October 11, 2016

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YussefKamaal_PRESSPHOTO_by_Larissa Araz_2

If the lowrider is a classic symbol of Los Angeles living alongside Palm Trees and asphyxiating traffic, it seems almost absurd to think of a ’64 Chevy hitting switches on the wrong side of the road. Maybe London has lowriders. After all, Britain’s Eric Burden first brought War to the public consciousness, who then helped make the concept of the gravity-slanting sedan a global phenomenon.  Hence, in this delirious fever nightmare known as 2016, we can get “Lowrider,” the latest single from the London duo of Yussef Kamaal — a song that swiftly glides with low-to-the-ground rumble and funky swing  — as though Xzibit’s most artful mechanic friends had weaponized it.

Drums and keys, that’s really all you need. The percussion comes from Yussef Dayes, who came up on Mandrill, Herbie Hancock, Max Roach, and Herbie and the Headhunters. He’s sublimated these influences and converted them into singular groove. A similar thing can be said about Kamaal Williams (nee Henry Wu), whose keyboard solos reflect both indelible 70s jazz fusion but also the scuffs of London living: drum and bass, grime, hip-hop — the darker, intense and colder winds swirling around.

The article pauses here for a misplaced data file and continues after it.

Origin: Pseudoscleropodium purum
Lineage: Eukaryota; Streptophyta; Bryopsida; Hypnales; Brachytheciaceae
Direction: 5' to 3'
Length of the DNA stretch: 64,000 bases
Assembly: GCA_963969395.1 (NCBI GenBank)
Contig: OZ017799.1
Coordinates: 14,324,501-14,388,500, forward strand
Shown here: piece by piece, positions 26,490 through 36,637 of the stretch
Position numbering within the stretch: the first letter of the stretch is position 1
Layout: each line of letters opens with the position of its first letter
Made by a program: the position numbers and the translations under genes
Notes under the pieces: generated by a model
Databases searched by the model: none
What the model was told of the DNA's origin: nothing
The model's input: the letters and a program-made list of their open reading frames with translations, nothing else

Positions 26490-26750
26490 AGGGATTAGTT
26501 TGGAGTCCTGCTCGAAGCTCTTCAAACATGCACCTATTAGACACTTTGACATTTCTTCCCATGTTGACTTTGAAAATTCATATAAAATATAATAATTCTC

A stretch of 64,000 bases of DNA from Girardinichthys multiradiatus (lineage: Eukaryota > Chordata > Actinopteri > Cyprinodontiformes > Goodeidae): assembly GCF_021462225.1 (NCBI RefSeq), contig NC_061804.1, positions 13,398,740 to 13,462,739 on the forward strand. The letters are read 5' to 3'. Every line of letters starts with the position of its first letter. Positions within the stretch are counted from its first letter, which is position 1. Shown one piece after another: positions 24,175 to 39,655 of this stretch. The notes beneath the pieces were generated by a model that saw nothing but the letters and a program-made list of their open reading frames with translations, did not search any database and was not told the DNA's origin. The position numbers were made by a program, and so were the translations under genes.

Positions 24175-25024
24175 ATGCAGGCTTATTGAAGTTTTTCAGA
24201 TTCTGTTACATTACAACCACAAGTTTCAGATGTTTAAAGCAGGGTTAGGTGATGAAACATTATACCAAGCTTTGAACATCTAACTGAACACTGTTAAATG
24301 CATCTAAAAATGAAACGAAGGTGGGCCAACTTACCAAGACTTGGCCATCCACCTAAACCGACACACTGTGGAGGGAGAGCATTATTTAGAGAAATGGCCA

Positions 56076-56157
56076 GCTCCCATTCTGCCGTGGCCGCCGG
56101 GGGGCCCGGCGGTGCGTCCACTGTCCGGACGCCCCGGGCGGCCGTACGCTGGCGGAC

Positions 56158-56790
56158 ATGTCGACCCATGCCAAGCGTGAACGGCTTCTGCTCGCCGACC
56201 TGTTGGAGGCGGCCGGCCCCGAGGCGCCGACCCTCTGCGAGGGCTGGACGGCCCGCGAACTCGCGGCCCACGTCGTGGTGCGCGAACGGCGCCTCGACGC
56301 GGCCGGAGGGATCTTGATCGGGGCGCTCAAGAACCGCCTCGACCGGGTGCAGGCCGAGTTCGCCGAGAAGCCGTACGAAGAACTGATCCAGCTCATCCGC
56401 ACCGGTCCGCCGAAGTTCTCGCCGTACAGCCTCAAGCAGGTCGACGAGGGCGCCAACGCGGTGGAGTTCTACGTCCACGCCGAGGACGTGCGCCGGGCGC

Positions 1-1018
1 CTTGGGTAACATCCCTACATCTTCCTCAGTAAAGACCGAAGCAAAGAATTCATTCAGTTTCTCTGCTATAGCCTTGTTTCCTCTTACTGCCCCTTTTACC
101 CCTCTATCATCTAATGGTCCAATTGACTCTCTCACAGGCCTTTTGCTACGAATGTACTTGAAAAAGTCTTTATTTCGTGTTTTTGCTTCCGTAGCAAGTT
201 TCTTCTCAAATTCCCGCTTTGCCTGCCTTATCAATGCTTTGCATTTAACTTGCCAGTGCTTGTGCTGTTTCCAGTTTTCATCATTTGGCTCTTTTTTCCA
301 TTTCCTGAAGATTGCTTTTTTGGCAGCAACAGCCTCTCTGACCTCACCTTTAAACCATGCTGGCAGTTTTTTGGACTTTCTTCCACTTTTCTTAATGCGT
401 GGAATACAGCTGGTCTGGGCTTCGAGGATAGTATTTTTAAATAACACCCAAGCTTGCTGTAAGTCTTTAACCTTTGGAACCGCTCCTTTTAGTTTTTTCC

Somehow, it combines to something substantially brighter than you might expect. A UK analogue to the work that Thundercat, Kamasi Washington and Brainfeeder are doing on the West Coast, another instance of the Trans-Atlantic two-way street between London and LA. Yussef Kamaal would make War proud.

Their official debut, the stellar Black Focus drops on November 4th on Gilles Peterson’s Brownswood imprint. Between this and the Shabaka & The Ancestors record, they’ve produced two of the best jazz-inflected releases of the year. You can pre-order Black Focus at the Bandcamp. You can #ListenToMoreJazz as well, but you already knew that.